Reported 280 Years Ago (April 1739): We are losing out to France, say sugar traders

The Belfast News Letter of March 30 1739 (April 10 modern calendar)
The Belfast News Letter of March 30 1739 (April 10 modern calendar)
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From March 30 News Letter 1739 (April 10 modern date):

Abstract of the Votes of the House of Commons in England.

A Petition of the Merchants and Planters and others trading to and interested in his Majesty’s Sugar Colonies in America, was presented to the House; setting forth the Importance to this Kingdom of the said Colonies and the Trade thereof; and represented to the House the present flourishing Condition of the French Sugar Settlements, and the present low Condition of the British Colonies; and attributing this surprising Alteration in the Condition of the British and French Sugar Colonies, among others, to the following Causes, viz. to the great Disadvantage and Inequality the British Sugar Trade lyes under to that of France, from the very high Duties both at home and in the Plantations on our English Sugars, compared with those laid on the French;

to the Supplies and Provisions and other Necessaries the French have from Ireland and North America, without which they could not subsist; and to the Restraints the British Colonies are under, as the Laws now stand, from sending any Sugars, Coffee, Cocoa, Indigo and Ginger to Foreign Markets, before they are first landed in Great Britain, by which means they are liable to the great Charge, Risque and Delay attending a double Voyage;

and represented to the House, that the Liberty of a direct Exportation of the Products of our Sugar Islands to the several Foreign Ports in Europe is the only means left to regain the Foreign Sugar Trade, and to put the British Merchants once more in a Capacity of disputing the Foreign Sugar Markets with the French;

and expressing the hope of the Petitioners, that the great Advantage the Trade and Navigation of Great Britain as well as the Province of South Carolina have received by a Liberty of the same Nature with regard to Rice, will be a farther inducement to this House to grant this Liberty to our Sugar Plantations; and further representing to this House, that another great Disadvantage the British Sugar Settlements labour under, arises from the Duties payable on Cocoa, Coffee, Ginger, and Rum imported into Great Britain from the British Colonies, and the Prohibition to sell Rum in less Quantities than two Gallons;

and setting forth, that as the Petitioners out of a due regard to the Sense of this House, and to the general Good of the Nation, have with great Deference submitted to the apparent Disadvantages they labour under by the act against retailing spirituous Liquors in less Quantities than two Gallons, without presuming to ask any alteration in the same, they are encouraged to hope, that the Duty and Excise on Rum shall be lessened, and further representing to the House, a farther great Discouragement the British Sugar Colonies labour under the importation of French Sugars, Rum, and Molasses into Great Britain, and our Northern Colonies in America, without paying any more Duty than if they had been of British produce, the present laws for preventing the same being most notoriously evaded, and by no means sufficient to remedy this Evil;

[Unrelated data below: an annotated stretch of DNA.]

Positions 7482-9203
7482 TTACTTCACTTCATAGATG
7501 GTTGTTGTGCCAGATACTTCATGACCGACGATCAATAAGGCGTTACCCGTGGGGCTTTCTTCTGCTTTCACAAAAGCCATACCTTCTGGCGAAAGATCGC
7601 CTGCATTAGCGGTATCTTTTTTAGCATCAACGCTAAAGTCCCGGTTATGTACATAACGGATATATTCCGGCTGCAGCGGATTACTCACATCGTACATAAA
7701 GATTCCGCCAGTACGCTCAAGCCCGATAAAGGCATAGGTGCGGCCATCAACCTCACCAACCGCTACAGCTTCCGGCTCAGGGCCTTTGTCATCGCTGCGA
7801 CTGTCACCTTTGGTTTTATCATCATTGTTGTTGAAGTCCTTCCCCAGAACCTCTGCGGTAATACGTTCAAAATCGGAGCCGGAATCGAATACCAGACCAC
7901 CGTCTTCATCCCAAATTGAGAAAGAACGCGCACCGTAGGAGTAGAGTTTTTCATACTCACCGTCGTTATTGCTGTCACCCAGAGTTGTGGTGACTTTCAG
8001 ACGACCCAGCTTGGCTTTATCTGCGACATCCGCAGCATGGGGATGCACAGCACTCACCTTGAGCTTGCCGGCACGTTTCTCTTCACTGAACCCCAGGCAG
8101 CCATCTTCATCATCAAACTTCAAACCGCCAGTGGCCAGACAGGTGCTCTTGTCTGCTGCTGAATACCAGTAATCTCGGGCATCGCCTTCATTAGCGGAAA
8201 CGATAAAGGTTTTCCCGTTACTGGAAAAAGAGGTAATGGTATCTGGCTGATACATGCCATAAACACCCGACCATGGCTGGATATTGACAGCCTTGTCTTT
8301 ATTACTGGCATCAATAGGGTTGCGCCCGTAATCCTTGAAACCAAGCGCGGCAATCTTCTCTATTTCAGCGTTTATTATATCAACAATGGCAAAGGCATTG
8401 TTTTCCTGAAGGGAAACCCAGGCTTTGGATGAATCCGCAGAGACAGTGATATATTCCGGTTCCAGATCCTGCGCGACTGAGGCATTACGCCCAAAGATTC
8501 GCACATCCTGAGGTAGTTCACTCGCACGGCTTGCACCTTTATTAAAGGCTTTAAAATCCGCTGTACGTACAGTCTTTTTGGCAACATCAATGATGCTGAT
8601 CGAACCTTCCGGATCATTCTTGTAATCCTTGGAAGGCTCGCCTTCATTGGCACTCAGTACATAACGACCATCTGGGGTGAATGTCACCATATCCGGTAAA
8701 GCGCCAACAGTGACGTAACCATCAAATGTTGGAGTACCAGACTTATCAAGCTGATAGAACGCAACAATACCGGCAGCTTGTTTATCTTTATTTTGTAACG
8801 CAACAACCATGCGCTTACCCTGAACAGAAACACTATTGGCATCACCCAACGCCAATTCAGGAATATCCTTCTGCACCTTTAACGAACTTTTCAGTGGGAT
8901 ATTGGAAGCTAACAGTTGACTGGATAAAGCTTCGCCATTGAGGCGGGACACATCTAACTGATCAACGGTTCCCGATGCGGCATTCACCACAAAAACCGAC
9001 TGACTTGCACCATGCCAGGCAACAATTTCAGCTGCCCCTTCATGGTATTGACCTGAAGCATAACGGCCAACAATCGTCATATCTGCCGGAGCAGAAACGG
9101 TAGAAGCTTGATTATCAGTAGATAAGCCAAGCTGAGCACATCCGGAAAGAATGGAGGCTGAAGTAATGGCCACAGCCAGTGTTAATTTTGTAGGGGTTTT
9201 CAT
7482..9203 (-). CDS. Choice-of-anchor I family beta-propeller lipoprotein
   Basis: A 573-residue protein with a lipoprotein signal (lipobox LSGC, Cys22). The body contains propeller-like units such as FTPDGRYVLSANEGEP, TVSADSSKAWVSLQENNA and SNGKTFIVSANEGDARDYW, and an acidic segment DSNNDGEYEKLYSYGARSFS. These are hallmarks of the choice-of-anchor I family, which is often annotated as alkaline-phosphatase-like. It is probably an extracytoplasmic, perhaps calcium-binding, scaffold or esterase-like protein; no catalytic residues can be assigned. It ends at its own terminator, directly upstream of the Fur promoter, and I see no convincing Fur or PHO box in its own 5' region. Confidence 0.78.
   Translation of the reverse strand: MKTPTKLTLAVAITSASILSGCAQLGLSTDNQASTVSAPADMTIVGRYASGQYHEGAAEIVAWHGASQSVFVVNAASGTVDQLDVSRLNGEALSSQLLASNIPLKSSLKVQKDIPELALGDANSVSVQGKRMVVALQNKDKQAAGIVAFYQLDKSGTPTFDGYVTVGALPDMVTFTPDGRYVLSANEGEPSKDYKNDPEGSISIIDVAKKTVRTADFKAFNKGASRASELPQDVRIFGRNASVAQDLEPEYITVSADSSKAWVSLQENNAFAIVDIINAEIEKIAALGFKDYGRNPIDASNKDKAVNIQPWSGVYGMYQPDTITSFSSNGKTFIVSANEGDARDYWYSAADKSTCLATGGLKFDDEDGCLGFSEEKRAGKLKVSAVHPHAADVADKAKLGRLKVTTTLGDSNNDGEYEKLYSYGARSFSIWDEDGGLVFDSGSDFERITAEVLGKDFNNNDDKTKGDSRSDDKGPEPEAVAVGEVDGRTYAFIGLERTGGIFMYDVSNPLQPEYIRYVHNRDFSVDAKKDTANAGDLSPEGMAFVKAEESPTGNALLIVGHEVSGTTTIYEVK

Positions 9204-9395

and therefore representing it as a matter absolutely necessary for the supporting the Sugar Colonies of this Kingdom, that the Laws already made for laying Duties on Foreign Sugar, Rum and Molasses imported into Great Britain and America, may receive such alterations and additions thereto, as may be sufficient effectually to prevent all such clandestine Commerce for the future;

and further representing to the House, that the Trade in Indigo, which our British Colonies had formerly so large a Share in, as to be able not only to supply enough for our home Consumption, but also to export great Quantities thereof to Foreign Parts, is now wholly gained from us by the French, from whom we are under a Necessity of buying almost all the Indigo we use; the Loss of which Trade was entirely owing to the high Duties laid on this Commodity in Great Britain; and that there is too much Reason to fear the like ill Consequences may attend the present high Duties on our Sugar, Cocoa, Coffee, and Ginger;

and that the Necessity we are under for Indigo is so great, that, when the Trade for that Commodity was in our own Hands, it was subjected to a greater Duty than it could bear, yet that, now it is entirely in the hands of Foreigners, the Legislature has thought fit, as an Encouragement to the Importation of it, to exempt it from paying any Duty at all, and that the Sum this Nation pays yearly to France for Indigo does not appear for Indigo does not amount to less (as the Petitioners believe) than 15000l. and therefore submitting to the Consideration of the House, whether it would not be of great Benefit to the Publick that some proper Encouragement should be given to the Planting of Indigo, so as thereby to be enabled to recover that Trade, and that such a Reduction be made in the Duty and Excise on other West India Commodities, as may preserve and promote our Trade therein;

and further representing to the House, the many ill Consequences to this Kingdom which the loss of our Sugar Colonies must be attended with; and therefore praying the House to take the Premises into their most serious Consideration, and to provide such ample and effectual Remedies, in such of the several Particulars before named, as shall at present be thought most expedient, and as the House shall judge proper.